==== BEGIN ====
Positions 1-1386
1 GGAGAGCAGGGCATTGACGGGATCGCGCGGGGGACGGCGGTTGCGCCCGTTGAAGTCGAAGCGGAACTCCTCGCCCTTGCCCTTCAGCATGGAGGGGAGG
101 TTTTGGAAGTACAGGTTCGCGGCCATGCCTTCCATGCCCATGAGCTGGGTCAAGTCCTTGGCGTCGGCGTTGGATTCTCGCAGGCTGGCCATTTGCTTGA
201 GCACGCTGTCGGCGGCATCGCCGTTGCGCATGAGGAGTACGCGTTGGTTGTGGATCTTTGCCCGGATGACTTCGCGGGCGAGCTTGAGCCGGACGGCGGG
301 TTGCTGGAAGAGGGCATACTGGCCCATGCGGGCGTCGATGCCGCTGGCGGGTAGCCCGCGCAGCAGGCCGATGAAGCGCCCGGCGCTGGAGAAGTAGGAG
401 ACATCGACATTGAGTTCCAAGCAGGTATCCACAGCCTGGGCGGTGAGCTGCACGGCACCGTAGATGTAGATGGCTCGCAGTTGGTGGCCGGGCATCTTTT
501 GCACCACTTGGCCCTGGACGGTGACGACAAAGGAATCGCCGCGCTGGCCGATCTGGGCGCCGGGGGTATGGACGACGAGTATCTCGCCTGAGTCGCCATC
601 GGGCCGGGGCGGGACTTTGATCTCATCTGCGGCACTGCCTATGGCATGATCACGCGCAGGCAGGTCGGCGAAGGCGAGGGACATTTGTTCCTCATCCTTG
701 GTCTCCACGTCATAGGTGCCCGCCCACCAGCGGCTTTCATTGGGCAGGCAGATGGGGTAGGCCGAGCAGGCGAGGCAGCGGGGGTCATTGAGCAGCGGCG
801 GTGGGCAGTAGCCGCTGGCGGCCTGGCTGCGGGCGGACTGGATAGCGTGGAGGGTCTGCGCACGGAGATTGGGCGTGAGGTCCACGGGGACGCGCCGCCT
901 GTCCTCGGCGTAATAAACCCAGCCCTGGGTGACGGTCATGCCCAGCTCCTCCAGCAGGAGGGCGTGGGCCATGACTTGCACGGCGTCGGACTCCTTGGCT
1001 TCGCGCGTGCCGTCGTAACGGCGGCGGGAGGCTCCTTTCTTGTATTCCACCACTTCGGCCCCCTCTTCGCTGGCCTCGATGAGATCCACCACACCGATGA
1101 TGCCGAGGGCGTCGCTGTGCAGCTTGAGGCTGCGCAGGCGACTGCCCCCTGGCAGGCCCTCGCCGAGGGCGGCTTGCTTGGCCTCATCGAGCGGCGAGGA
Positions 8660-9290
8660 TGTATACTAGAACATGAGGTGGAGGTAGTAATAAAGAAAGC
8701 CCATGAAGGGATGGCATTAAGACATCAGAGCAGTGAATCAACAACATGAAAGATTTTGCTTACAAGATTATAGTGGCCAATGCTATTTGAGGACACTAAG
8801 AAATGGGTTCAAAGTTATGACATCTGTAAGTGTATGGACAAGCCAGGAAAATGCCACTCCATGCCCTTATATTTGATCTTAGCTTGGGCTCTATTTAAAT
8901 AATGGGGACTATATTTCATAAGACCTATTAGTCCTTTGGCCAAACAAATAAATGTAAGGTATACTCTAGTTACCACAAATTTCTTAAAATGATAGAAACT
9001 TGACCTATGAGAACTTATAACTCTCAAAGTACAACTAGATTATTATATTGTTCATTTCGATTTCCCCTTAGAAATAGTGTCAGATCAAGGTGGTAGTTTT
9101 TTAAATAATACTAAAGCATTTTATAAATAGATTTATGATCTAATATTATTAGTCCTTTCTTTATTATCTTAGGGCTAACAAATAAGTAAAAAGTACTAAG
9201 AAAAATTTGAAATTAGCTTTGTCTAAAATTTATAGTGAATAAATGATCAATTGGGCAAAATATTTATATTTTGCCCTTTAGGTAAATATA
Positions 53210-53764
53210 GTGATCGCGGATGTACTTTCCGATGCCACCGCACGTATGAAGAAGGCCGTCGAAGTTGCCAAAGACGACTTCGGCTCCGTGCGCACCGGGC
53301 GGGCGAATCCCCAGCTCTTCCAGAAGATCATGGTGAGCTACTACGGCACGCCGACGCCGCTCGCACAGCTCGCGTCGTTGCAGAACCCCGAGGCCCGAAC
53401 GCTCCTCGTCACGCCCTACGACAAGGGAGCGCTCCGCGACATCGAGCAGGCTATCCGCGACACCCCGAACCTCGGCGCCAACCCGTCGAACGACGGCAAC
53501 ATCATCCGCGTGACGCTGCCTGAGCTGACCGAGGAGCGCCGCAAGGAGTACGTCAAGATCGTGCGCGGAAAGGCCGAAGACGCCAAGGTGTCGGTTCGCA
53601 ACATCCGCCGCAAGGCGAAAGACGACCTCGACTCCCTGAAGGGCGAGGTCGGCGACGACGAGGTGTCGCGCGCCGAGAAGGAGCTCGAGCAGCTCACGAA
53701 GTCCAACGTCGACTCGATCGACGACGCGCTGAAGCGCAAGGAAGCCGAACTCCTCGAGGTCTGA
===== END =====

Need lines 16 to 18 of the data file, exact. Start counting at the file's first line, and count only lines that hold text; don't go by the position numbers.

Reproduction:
8701 CCATGAAGGGATGGCATTAAGACATCAGAGCAGTGAATCAACAACATGAAAGATTTTGCTTACAAGATTATAGTGGCCAATGCTATTTGAGGACACTAAG
8801 AAATGGGTTCAAAGTTATGACATCTGTAAGTGTATGGACAAGCCAGGAAAATGCCACTCCATGCCCTTATATTTGATCTTAGCTTGGGCTCTATTTAAAT
8901 AATGGGGACTATATTTCATAAGACCTATTAGTCCTTTGGCCAAACAAATAAATGTAAGGTATACTCTAGTTACCACAAATTTCTTAAAATGATAGAAACT